Wednesday, March 28, 2007

What will Carlos Mencia say next?

I don't know, actually. But whatever it is, chances are someone else said it first, and more than likely said it funnier.

Needless to say, I'm sure that Joe Rogan has caught wind of this.

Sunday, March 25, 2007

Remembering The State

It has long been accepted that MTV no longer plays music videos, and in the future, generations will wonder if MTV ever played music videos -- that is, if they still know what music videos are by then. The music video is a dying medium. YouTube provided a beacon of hope a while ago, but, as a certified killer-of-time, I've noticed that it's becoming more and more difficult to find music videos on YouTube, what with everyone and their mothers filing lawsuits against them. It's almost as if ViaCom is grabbing YouTube by the collar and saying to 'em, "Look, if anyone is going to NOT show music videos, it's going to be US!"

Just like "video killed the radio star" circa 1984, mind-numbing programming is killing the video star circa now. [Granted, most music videos that actually get airplay are about as mind-numbing as the shows that have largely taken their place.] Take this "Engaged & Underage" filth that I saw on MTV the other day. So let me get this straight, sweetheart -- 21 years old and you have found the man that you want to spend "forever" with? Hey, that's fine by me, I won't even dig deep into the fact that about 80% of marriages that take place between people so young end up in divorce. Instead, here's my issue -- you claim to be so devoted to that person that you dropped out of college and got a shit job sticking price-tags on canned food at the local Safeway to save up money for your wedding. Well, by my estimation, "forever" is a pretty long time. In fact, about 5 years from now, we'll still be in the midst of "forever". So, how about you use that time to get your education, establish a long-term career for yourself, and then you can get married? That'd be the sensible thing to do in my eyes, but then again, MTV's programming hasn't been sensible in a long time.

That's not to say that I expect something intellectual from MTV -- far from it. But I still want to believe that there's more to their network's programming than following people around with cameras and waiting for them to do something. I miss the MTV shows that at least appeared like they were putting forth some effort to be entertaining. Jackass. The Tom Green Show. Buzzkill. The Jon Stewart Show. Motherfucking Remote Control, even.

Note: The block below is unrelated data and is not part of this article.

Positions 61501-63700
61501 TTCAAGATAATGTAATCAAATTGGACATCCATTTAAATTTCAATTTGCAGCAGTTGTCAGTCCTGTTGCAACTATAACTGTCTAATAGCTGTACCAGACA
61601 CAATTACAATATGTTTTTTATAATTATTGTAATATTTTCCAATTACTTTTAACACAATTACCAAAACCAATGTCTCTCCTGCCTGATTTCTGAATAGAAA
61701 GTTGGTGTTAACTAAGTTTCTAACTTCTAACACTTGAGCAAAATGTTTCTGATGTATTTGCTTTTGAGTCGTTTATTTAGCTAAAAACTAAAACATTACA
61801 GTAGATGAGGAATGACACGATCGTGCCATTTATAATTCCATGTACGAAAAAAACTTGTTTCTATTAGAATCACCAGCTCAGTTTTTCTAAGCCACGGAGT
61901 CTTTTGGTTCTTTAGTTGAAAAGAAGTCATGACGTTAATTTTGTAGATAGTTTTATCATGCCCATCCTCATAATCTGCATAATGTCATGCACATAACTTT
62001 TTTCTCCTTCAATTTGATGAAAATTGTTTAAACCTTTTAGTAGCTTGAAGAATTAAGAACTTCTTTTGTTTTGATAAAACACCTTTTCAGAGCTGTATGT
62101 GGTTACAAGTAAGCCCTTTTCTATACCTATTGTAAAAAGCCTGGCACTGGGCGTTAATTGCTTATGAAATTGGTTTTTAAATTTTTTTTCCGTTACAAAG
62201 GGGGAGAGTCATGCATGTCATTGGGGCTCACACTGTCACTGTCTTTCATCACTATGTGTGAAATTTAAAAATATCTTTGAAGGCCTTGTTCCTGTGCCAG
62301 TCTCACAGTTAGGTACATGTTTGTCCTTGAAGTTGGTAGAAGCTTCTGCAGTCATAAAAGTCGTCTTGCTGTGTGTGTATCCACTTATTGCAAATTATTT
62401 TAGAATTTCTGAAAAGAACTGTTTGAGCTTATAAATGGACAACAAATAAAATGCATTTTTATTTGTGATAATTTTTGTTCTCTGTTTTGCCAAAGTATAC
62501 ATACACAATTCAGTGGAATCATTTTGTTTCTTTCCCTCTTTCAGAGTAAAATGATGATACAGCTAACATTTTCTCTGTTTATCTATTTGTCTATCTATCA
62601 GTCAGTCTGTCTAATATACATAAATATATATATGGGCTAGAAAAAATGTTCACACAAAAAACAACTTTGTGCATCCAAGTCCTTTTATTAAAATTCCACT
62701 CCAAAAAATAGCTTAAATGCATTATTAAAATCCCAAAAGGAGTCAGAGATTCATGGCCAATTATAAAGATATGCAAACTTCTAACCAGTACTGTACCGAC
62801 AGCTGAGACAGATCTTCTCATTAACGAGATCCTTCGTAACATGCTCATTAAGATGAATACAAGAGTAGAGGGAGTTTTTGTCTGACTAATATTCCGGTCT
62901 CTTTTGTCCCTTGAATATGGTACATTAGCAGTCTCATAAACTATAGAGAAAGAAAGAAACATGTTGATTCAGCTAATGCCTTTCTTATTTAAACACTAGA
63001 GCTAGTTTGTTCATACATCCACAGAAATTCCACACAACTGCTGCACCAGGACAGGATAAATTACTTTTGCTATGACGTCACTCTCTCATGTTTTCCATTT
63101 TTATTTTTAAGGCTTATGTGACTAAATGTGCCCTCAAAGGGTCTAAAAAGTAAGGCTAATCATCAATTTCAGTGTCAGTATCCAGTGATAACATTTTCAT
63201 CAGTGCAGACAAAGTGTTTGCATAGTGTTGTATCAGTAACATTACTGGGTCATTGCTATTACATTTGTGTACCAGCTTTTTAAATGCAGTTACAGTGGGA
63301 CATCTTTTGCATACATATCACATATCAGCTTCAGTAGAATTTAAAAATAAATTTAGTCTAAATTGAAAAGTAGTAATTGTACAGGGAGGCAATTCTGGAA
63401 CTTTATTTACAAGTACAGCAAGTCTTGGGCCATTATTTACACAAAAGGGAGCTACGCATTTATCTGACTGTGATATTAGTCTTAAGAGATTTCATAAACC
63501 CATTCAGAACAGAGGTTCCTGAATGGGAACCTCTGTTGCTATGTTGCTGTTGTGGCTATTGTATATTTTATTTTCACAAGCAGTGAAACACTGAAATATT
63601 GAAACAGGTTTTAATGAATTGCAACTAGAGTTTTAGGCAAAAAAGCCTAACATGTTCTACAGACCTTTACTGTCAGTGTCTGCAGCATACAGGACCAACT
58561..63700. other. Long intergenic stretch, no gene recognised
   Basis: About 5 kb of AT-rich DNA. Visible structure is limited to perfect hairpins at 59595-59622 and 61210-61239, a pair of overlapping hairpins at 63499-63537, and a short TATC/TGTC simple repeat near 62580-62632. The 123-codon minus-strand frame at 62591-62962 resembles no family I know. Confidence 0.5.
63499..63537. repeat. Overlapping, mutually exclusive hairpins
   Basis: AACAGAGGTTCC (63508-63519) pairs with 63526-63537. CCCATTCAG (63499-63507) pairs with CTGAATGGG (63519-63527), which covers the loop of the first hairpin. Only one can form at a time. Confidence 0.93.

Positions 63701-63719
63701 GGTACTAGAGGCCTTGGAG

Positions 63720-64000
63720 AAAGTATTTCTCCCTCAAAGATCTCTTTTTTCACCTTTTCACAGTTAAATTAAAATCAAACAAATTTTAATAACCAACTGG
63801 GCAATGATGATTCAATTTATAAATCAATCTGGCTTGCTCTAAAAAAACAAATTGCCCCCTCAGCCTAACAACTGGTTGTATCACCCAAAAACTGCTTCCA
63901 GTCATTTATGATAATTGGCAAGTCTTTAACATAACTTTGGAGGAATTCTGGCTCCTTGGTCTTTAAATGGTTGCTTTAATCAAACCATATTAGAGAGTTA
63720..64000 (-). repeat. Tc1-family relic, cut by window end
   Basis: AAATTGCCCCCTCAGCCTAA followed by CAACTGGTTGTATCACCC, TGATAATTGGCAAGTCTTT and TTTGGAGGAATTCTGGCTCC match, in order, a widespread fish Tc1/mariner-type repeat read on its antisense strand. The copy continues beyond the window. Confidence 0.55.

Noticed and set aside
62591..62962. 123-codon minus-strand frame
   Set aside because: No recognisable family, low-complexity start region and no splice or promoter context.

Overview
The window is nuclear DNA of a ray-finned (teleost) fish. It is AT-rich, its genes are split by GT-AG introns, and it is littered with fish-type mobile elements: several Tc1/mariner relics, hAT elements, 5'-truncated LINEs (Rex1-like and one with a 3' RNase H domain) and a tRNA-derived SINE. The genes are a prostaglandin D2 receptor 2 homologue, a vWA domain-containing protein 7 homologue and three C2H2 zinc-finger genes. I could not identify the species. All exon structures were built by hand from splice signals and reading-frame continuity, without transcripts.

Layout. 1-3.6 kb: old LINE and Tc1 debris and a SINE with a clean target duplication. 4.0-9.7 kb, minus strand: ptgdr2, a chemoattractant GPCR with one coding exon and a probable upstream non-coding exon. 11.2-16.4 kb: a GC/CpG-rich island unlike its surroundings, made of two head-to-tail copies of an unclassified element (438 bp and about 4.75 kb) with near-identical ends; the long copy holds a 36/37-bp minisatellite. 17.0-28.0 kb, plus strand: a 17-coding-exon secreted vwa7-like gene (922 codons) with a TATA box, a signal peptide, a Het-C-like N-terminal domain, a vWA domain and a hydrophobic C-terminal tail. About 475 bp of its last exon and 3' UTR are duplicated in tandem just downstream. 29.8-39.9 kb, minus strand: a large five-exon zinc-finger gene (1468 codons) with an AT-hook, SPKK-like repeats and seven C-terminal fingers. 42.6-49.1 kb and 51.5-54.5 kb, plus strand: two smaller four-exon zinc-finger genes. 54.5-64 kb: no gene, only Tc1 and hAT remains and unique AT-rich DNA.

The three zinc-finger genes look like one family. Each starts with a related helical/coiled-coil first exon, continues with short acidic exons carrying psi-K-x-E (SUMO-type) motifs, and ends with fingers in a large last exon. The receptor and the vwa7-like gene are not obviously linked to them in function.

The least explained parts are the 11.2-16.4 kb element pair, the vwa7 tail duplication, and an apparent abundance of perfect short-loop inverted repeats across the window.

But the show that I miss the most from MTV's past was The State, a sketch comedy show which ran from 1993 to 1995, starring the comedy troupe of the same name. If you don't remember The State, chances are that you've come across them in some way, shape or form, as members have since gone on to star in Comedy Central vehicles like Viva Variety (which was short-lived, but wasn't that funny), Stella (which was also short-lived, but pretty funny in a "downright silly" short of way), and Reno 911! (which is a mega success though it can be hit-or-miss at times). Most would agree, though, that their MTV show was their best work -- creatively written, absurd ideas, and the ridiculous transitions between sketches were flawlessly-executed.

Fortunately, MTV is making somewhat of an effort to stir up interest in The State again, releasing 1st season episodes on iTunes, with future releases (and possibly a DVD) if there appears to be demand for it. If you are a proud owner of a Video iPod (which I recently became), it's definitely worth the $1.99 per episode. And if you're not, or are cheap (which would be odd, considering that iPods themselves cost at least 100% more than a single episode), here are a few clips of the show I was able to scrounge. Check 'em out before YouTube gets sued again.

[Note: Below is what I hope to become one day.]

Friday, March 23, 2007

Rappers Who Suck: Fat Joe

First off, Fat Joe hasn't always sucked. I can't go as far as to say that I ever thought he was that good, but in the beginning, he wasn't bad. Back in the mid-'90s, as a member of the crew D.I.T.C. (Diggin' In The Crates), he worked with the likes of O.C., Lord Finesse, the late Big L, remixes by DJ Premier; times were good, respect was deserved. He put Big Pun on, and was smart enough to play the background and let Pun become a star, famously holding an umbrella for Pun while he himself stood in rain in the "Still Not A Player" video. Of course, Pun passed in 2000, sadly but not surprisingly -- hey, things like that happen when you hit 700 pounds before you're 30.

[NOTE: The above picture is to scale.]

Is it any coincidence that Fat Joe didn't have a major hit single until 2001? Now, I'm not blaming Joe for upping his star power in the wake of Pun's death, nor am I even accusing him of such. There are spots in the hierarchy of popular rap music for lots of people to be famous, and it's short-sighted to say that Joe "took" Pun's spot after he died. All I'm saying is this: if Pun had the reasonable foresight to take better care of himself, Fat Joe wouldn't be half as "hot" as he thinks he is right now, and as a result of Pun's inability to do that, a monster has been unleashed. We miss you, Pun, but seriously -- you know you done fucked up, right?